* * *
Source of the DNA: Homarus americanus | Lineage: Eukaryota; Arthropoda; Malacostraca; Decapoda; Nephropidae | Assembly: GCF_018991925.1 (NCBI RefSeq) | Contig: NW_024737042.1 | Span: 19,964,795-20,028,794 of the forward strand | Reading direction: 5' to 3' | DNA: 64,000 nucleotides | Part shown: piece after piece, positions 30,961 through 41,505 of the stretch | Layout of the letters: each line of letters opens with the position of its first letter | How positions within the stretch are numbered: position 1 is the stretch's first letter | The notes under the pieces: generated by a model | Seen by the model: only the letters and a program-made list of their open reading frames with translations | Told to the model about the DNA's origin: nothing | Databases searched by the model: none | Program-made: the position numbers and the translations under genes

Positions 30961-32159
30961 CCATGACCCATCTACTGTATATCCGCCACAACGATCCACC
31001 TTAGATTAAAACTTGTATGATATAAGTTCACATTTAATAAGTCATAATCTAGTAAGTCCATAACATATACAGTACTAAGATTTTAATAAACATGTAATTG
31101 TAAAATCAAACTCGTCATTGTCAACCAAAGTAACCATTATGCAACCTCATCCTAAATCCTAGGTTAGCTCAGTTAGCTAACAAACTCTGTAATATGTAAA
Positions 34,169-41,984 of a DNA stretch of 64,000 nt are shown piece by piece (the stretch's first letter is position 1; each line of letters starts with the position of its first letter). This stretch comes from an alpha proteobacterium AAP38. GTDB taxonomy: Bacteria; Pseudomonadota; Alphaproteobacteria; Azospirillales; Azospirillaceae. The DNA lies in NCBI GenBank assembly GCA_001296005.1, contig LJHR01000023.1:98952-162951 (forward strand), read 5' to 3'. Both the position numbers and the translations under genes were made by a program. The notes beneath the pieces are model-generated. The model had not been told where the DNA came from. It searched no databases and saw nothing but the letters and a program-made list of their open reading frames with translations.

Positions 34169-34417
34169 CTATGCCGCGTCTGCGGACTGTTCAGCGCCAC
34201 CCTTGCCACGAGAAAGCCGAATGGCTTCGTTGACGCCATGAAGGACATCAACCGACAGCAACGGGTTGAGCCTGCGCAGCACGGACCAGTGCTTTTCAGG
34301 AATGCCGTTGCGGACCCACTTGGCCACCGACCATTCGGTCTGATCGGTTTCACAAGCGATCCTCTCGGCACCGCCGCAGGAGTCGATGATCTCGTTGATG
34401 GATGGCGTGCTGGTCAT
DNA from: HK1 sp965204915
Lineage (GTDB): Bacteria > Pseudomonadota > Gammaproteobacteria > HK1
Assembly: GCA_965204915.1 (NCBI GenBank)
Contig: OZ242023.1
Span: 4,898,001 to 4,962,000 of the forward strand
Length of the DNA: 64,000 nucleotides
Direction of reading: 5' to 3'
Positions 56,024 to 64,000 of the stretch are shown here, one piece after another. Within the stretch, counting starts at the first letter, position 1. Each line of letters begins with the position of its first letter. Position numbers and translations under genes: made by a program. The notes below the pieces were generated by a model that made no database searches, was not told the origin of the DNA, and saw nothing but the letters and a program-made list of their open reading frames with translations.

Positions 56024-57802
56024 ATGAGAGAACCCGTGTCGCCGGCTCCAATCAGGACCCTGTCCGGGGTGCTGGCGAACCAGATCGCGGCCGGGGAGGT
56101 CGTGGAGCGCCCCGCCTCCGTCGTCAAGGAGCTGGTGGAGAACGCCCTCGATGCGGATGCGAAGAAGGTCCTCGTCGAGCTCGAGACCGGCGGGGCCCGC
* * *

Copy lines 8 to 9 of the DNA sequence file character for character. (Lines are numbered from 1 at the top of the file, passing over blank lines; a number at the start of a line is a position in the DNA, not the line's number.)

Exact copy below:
34169 CTATGCCGCGTCTGCGGACTGTTCAGCGCCAC
34201 CCTTGCCACGAGAAAGCCGAATGGCTTCGTTGACGCCATGAAGGACATCAACCGACAGCAACGGGTTGAGCCTGCGCAGCACGGACCAGTGCTTTTCAGG